What have these people got in common? Willem Muisj, J.C.Tully, George Boyes and F. De Waal?
They were all involved in the developement of the Cape Peninsula's property, rail and road networks in the early 1900's.
Tully was a respected and talented architect; Boyes was the magistrate of Simonstown and Sir Frederick de Waal was Administrator of the Cape. The seaside vilage of Muizenberg was named after Willem Muisj.
We thought we had every single mountain pass covered on the Cape Peninsula, when one of our readers sagely advised us that we had actually missed not one, but three passes! So with our tails between our legs, we toodled off to the deep south last Sunday and filmed the trio of passes over the period of an hour and a half amidst heavy Sunday traffic. We don't often get the opportunity to drive those roads (as we are mainly so busy elsewhere) and it brings home the undoubted privilege of living in the Western Cape. At this time of year the grass is green, the streams and waterfalls are all running and the wildflowers are in bloom everywhere.
Our featured pass today is literaly right under our noses and we explain how the four gentlemen mentioned above fit into the history of this delightful coastal road.......
[To access the link, expand this page by clicking on the photo, the title or the green READ MORE button]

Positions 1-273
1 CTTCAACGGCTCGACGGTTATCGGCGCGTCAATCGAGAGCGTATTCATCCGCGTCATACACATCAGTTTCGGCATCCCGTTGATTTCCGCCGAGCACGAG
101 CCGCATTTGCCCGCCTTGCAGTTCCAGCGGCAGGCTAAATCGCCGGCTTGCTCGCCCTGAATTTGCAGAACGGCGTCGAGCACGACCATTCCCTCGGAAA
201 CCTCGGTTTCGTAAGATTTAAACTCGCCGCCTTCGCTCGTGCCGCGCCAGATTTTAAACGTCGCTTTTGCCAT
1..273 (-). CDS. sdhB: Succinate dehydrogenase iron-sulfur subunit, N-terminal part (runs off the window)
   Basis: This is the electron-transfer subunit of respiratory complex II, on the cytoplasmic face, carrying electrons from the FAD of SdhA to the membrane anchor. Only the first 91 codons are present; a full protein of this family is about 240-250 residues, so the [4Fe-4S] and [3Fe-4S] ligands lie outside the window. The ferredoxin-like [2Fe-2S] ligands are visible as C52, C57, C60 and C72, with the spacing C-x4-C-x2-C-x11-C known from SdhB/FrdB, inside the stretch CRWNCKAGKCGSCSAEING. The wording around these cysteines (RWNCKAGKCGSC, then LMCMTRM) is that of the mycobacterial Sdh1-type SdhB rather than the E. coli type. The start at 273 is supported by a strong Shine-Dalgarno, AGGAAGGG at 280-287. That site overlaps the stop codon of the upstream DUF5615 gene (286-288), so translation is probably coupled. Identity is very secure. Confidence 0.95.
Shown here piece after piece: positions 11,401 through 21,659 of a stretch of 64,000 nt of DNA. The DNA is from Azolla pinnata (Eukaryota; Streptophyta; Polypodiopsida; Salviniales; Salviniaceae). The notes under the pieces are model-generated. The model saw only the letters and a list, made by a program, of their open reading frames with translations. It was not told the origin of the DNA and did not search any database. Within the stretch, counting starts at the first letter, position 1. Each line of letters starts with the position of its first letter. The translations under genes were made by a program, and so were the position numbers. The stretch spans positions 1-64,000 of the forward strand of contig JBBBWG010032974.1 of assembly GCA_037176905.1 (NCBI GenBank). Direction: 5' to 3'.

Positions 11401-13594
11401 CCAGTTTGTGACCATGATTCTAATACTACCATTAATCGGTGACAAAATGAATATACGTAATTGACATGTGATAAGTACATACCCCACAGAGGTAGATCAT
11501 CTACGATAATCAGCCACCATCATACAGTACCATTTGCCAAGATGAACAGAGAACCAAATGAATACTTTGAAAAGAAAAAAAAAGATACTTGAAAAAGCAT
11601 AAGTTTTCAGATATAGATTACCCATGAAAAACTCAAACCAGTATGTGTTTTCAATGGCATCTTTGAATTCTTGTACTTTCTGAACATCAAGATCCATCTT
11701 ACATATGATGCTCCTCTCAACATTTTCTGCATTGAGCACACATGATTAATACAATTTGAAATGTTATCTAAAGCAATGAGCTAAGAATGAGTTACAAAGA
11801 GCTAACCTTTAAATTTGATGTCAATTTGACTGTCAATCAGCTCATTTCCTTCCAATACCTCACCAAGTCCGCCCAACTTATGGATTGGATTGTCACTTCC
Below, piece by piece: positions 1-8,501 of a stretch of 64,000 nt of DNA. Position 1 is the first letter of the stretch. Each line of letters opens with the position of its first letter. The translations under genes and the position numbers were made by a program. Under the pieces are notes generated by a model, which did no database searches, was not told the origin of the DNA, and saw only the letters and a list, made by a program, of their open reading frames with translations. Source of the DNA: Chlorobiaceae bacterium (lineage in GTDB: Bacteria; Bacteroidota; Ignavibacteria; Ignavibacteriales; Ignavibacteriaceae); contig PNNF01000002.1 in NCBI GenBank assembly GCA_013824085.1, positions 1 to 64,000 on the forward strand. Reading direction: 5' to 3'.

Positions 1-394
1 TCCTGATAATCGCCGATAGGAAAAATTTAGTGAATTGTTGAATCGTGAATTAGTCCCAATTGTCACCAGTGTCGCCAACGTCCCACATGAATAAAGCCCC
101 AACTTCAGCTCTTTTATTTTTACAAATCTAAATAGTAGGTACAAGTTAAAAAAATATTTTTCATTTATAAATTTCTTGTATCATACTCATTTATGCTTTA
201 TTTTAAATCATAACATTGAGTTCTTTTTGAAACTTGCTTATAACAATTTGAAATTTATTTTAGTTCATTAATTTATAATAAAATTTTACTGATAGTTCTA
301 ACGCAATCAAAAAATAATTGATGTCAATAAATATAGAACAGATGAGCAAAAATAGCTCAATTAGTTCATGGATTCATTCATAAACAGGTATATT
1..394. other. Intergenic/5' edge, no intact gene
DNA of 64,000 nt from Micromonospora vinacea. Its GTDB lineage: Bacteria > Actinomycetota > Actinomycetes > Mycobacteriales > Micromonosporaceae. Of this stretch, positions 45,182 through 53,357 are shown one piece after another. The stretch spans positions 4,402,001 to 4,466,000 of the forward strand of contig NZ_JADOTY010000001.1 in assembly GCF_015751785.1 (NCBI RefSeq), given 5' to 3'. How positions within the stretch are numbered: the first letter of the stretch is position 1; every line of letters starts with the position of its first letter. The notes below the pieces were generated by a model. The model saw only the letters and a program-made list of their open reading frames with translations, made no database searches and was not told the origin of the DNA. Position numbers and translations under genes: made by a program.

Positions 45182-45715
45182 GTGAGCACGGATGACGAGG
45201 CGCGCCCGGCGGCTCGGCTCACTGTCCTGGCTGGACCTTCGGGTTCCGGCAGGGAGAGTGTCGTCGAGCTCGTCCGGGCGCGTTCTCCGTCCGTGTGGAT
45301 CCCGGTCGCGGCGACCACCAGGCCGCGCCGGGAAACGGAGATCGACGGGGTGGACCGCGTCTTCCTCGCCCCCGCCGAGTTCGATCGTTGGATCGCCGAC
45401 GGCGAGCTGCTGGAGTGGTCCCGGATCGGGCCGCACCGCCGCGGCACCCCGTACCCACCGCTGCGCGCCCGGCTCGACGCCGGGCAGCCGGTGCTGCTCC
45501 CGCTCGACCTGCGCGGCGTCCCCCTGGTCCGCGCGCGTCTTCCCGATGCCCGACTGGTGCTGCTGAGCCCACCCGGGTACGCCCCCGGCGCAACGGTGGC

Take a fabulously scenic drive along the mountain side above Muizenberg and Kalk Bay Bay along the north-western corner of False Bay and take in the elevated views of the coastline with its rocky shores, tiny fishing harbours and blue waters stretching away towards Gordon's Bay and Cape Hangklip. This 7 km long mountain road offers an alternative route to the more congested Main Road along the seafront and provides some excellent view-sites as well as access to some wonderful hikes up to the Silvermine Nature Reserve. This road falls under the category of 'Suburban Passes'
Mountain Passes South Africa is a website dedicated to the research, documentation, photographing and filming of the mountain passes of South Africa.
Passes are classified according to provinces and feature a text description, Fact File including GPS data, a fully interactive dual-view map and a narrated YouTube video.
We are as passionate about maps as we are about mountain passes. A good map is a thing of beauty that can transport you into the mists of time or get your sense of adventure churning. It is a place to make discoveries about deserts and seas, mountains and lakes; of roads leading into places you have not been before; a place to pore over holiday destinations or weekend camping trips. A map is your window to the world.